It’s interesting to read the survey carried out by 11 scientific observers, funded by the giant German pharmaceutical Bayer, about the use of condoms by young people in many parts of the world, whose results were released in occasion of the ‘World Contraception Day (WCD)’, a campaign to improve prevention and contraception knowledge. The survey involved 6000 young people from 29 countries in Asia, Europe, Africa, Latin America and United States, with over 600 people in Egypt, and conducted between April and May of this year. They were people between 15 and 24, although some interviewee till 30 in Egypt.
Jennifer Woodside of the “International Planned Parenthood Federation (IPPF),” says: “The results highlight that too many young people do not have a good knowledge about sex, are not encouraged to ask about contraception and have not received the right information on contraceptive to use to protect themselves from unwanted pregnancies or from sexually transmitted diseases. In addition, young people tell us that they do not receive adequate sex education or receiving incorrect information about sex and sexuality, while some urban myth is still taken into consideration.”
Worldwide, approximately 41% of the 208 million of pregnancies that occur each year are unintended. In addition, each year 20% of teenager is victim of a bacterial infection through sexual contact and the age which these infections occur is decreasing. The English Agency ‘Health Protection’ states that the reported cases of sexually transmitted infections have increased from 12,000 to 482,700 in 2009 and two thirds of them are girls between 15-24. The statistics show that over 40% of young people in Australia, Chile, Colombia, Great Britain, Indonesia, Lithuania, Mexico, Poland, Singapore, Sweden and Turkey have already had unprotected sex, and the percentage rises to over 50% in China, Estonia, Kenya, Korea, Norway and Thailand.
Since 2009, the number of people who have had unprotected sex increased by 19% in Great Britain, with forty-three per cent of sexually active aged 16 to 19 admitting to use no contraception, compared with 36 percent of last year. More than half of polled European (55%) say to receive sex education at school, although 14% of young people in Britain say they have had cases of teachers whose information was inaccurate or untrue. The study also points out that in Europe, Asia, Latin America and United States, the most common reason for not using contraception is a lack of preparation, and up to one third of young people in these countries say they did not have any form of contraception available at the time of intercourse.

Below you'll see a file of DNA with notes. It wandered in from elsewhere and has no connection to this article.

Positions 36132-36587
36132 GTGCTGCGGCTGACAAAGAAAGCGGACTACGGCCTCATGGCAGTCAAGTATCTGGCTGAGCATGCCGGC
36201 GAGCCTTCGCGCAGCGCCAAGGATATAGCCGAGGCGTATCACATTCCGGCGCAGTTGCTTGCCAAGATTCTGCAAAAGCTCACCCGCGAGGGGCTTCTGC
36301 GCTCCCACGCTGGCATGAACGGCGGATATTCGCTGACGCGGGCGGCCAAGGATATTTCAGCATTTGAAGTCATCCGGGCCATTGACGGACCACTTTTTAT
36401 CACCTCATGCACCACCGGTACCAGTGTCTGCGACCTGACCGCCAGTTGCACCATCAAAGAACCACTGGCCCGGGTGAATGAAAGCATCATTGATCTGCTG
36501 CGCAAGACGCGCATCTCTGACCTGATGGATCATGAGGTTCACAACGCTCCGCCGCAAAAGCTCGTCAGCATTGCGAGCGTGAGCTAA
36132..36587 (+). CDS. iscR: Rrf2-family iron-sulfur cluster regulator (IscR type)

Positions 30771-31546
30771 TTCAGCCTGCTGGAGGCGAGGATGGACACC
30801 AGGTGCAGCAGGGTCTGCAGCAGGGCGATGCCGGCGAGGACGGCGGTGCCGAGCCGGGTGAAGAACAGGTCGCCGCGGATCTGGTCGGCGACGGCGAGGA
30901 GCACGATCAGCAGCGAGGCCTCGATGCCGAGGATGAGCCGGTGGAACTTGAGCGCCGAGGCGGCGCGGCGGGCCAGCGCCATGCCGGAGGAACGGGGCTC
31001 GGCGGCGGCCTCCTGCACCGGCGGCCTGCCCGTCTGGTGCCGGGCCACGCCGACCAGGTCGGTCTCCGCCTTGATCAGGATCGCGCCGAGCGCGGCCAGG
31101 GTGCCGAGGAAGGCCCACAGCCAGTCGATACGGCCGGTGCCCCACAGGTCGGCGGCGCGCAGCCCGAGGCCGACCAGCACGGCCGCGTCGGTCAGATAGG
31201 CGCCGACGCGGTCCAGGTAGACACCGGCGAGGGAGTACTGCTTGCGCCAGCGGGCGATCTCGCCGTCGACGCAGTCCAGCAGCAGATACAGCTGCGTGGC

The statistics are staggering: about 50% of adolescents under the age of 17 in Latin America and Caribbean are sexually active and the percentage rises significantly in every country if it refers to the ‘heavy petting’, erotic activities that do not involve complete sexual intercourse. The sex and eroticism become quite detached from love, a material need, sharing it by the partners, no longer relegated to the simple and solitary masturbation. All over the world, sex images and porno video have become the norm rather than the exception nowadays, thanks to media and web.